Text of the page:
Please join us for the next humanities forum featuring Joshua Kotin, associate professor of English at Princeton University. He is also an affiliated faculty member in the Program in Russian, East European, and Eurasian Studies, and an associated faculty member at the University Center for Human Values. His research and teaching focus on modernism, poetry and poetics, and American literature.
The Shakespeare and Company Project
In 1919, an American named Sylvia Beach opened an English-language bookshop and lending library in Paris. She called it Shakespeare and Company and it quickly became the meeting place of a community of expatriate writers and artists that included Gertrude Stein, Ernest Hemingway, and James Joyce. In 1922, Beach published Joyce’s Ulysses under the Shakespeare and Company imprint — a feat that changed the course of literary history.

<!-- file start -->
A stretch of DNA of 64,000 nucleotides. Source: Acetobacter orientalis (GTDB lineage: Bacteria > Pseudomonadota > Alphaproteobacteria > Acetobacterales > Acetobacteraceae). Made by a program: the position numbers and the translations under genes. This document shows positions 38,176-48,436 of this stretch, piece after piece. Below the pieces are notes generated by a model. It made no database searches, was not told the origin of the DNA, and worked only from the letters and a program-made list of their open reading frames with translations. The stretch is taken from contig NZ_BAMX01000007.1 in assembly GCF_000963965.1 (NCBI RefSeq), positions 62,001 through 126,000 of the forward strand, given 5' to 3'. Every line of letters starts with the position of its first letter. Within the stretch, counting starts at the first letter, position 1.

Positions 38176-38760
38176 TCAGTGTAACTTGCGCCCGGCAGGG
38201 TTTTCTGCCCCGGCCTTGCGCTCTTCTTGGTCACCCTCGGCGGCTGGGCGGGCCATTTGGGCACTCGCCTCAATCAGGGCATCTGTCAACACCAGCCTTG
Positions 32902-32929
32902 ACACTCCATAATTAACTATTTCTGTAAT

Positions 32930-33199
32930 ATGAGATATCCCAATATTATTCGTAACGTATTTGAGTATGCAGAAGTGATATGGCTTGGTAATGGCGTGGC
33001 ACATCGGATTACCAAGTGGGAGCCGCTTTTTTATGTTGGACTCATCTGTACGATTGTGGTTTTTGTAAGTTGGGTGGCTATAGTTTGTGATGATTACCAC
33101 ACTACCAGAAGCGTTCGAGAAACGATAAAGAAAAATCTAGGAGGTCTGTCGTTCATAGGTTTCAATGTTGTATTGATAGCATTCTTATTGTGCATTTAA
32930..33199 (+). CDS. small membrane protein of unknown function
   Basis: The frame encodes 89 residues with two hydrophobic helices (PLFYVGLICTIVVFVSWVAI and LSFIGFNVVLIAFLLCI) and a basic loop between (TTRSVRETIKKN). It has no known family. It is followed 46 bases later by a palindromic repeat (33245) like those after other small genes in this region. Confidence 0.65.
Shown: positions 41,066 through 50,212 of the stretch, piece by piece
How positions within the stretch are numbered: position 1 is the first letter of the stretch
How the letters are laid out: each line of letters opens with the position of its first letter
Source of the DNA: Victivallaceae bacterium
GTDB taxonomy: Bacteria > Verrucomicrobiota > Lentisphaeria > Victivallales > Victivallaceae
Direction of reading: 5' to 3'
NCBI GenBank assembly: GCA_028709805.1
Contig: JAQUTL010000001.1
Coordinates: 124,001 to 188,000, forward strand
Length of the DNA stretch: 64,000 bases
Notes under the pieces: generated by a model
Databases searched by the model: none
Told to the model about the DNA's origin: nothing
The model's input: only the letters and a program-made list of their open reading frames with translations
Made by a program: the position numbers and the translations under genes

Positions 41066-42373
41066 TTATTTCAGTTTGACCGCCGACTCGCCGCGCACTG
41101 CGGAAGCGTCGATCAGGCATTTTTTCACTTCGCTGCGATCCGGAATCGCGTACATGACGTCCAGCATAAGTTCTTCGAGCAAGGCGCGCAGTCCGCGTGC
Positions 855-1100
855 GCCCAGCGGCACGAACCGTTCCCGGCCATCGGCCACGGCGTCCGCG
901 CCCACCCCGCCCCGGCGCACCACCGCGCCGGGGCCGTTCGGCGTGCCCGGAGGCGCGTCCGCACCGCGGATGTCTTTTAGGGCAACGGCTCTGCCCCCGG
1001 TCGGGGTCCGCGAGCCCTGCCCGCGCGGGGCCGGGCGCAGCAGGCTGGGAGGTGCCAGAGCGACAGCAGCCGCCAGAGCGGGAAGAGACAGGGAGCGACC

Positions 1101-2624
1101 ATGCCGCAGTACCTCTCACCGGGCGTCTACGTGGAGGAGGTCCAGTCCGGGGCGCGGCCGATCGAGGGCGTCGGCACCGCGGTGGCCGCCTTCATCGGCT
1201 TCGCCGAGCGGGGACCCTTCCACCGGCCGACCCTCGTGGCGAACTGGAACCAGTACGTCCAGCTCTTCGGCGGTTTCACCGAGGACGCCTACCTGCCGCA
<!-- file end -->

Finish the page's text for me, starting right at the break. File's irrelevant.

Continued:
The Shakespeare and Company Project uses records from Beach’s archives to illuminate what members of the bookshop and lending library read and where they lived. The Project also details how expatriate life in Paris changed from World War I to the Nazi Occupation of France.
This talk will present an introduction to the project, focusing on the transformation of archival materials into data, and the use of data to understand and revise the history of modernism.